My Daughter Survived A Dog Attack. But, Could I Have Prevented It?

The following information contains critical information for everyone – whether or not they are dog owners. It’s especially valuable for families with young children.

 

QUESTION:

On June 17th my 8-year-old daughter was bitten on the face by our neighbor’s dog. This dog was very protective of his home and was kept outside with a shock collar and the boundary wire. Since my daughter was close friends with the girl that lives in that house, he would never growl at my daughter and would allow her to play and pet him. On the morning the attack happened, we all thought, “But he knew her! Why?” My daughter said she sat down to pet the dog and then out of nowhere he attacked her.

We’re very relieved that the dog did not take off chunks of skin with the bite. All of the skin was somehow still attached to my daughter’s face, and a surgeon successfully repaired the damage. But, there’s a part of me that thinks, “Would I have been able to prevent this if I had taught my daughter never to trust a dog that growls when people get near him? Would I have been able to prevent this if I had never allowed her to go to that house alone?”

Would you share your thoughts, Don? Warm thanks.

 

ANSWER:

I’m so sorry to hear about your daughter’s experience with the dog attack. That’s heartbreaking for everyone involved. The plain truth of the situation is that the dog always perceived itself as the authoritarian in the relationship and for some reason that tragic day, the dog decided to exercise/reinforce his position over your daughter.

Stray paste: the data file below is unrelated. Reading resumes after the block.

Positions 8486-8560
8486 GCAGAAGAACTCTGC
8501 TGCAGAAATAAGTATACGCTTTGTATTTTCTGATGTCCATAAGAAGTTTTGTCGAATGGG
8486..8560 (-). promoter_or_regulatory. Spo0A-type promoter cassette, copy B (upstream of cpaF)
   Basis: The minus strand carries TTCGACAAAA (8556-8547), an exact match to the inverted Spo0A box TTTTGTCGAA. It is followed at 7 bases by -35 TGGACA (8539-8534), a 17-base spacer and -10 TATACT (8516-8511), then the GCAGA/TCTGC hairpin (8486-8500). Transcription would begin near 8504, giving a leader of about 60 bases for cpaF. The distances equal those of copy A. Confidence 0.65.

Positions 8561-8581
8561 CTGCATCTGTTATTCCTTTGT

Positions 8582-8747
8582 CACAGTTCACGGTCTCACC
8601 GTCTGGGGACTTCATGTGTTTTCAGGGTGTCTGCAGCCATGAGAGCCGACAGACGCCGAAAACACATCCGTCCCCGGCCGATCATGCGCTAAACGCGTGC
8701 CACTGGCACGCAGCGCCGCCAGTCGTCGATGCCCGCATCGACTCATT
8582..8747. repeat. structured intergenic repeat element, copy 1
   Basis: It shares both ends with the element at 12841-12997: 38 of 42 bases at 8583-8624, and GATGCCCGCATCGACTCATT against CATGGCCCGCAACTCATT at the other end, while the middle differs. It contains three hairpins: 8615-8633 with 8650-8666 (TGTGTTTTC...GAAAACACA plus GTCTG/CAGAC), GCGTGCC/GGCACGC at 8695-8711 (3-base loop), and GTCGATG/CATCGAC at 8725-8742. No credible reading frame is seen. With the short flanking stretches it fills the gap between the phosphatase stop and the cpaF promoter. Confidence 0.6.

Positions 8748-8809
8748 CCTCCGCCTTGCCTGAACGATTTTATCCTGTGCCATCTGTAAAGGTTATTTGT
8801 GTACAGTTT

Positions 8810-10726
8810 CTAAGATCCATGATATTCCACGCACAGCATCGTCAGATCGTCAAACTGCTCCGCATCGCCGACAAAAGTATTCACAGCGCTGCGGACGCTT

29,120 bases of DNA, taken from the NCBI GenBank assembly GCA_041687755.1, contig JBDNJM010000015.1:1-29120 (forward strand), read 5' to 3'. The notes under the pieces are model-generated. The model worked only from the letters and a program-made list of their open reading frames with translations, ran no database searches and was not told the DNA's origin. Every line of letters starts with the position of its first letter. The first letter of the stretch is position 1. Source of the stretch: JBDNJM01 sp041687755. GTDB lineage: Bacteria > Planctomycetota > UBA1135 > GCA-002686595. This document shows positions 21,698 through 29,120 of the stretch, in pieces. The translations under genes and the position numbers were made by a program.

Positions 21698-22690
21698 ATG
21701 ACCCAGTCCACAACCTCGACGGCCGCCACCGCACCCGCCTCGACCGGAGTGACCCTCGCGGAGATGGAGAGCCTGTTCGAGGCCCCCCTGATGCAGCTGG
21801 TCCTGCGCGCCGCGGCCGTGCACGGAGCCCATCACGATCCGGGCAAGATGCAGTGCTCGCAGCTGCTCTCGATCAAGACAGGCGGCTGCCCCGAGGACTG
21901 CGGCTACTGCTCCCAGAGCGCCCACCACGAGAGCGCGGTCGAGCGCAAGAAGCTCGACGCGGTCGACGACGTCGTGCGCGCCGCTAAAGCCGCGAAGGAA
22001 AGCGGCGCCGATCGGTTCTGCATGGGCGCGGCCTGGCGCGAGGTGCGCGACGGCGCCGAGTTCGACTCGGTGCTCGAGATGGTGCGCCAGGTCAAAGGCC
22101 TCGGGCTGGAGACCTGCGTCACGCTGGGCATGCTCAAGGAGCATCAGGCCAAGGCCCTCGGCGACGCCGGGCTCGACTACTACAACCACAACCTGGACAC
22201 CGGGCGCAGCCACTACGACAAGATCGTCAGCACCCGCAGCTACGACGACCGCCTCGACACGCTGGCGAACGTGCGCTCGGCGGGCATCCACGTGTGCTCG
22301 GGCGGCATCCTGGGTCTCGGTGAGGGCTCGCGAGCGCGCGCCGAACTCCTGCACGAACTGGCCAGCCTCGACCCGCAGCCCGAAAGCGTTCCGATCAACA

Despite the shock collar and the boundary wire, the dog no doubt perceived itself as the leader of his entre “home pack.” He had never been trained to respect human leadership, so he felt empowered to do as he wished. Physical restraints like leashes, shock collars, and boundary wires do nothing to transform a dog’s nature away from dominance and toward compliance. Only effective training (my Nature-Based Discipline, Praise & Play Method) can do this.

There are so many signs of dominance that can go unnoticed by a dog’s owners and by others, especially children. That’s why I never allow my children to interact with an untrained dog when I’m not there to closely supervise. And, if I do allow my children to spend time with an untrained dog that seems to be friendly, I still guard my kids with an eagle eye and remove them at the first inkling that the dog could exercise dominance. Sometimes you don’t know what a dog’s personality is truly like until you start interacting with it. That’s why you should never get comfortable and fully trust any dog – unless it’s your own dog that you have properly trained to the “Trust Zone” level that I talk about in my Perfect Dog system.

Yes, you can train kids to look out for signs of aggression (which can be quite subtle). In fact, it’s something I encourage all people to do with their children. However, it’s not something I would fully rely upon given that kids can get easily distracted. Plus, their emotions (i.e. wanting to pet the dog) can override their logic.

Don’t beat yourself up over this situation. I praise God that your daughter wasn’t more badly injured, or even killed. I would, however, have a serious talk with the dog’s owners seeing that the dog is a ticking time bomb for themselves and for anyone else who the dog comes into contact with – whether inside or outside their home.

With your permission, I’d like to be able to post about this situation. I will certainly leave your name out of it, but the information could be extremely helpful for many others. It could save lives! Please let me know if that’s okay with you. I hope I’ve been of some help to you.

– Don Sullivan, “The DogFather”

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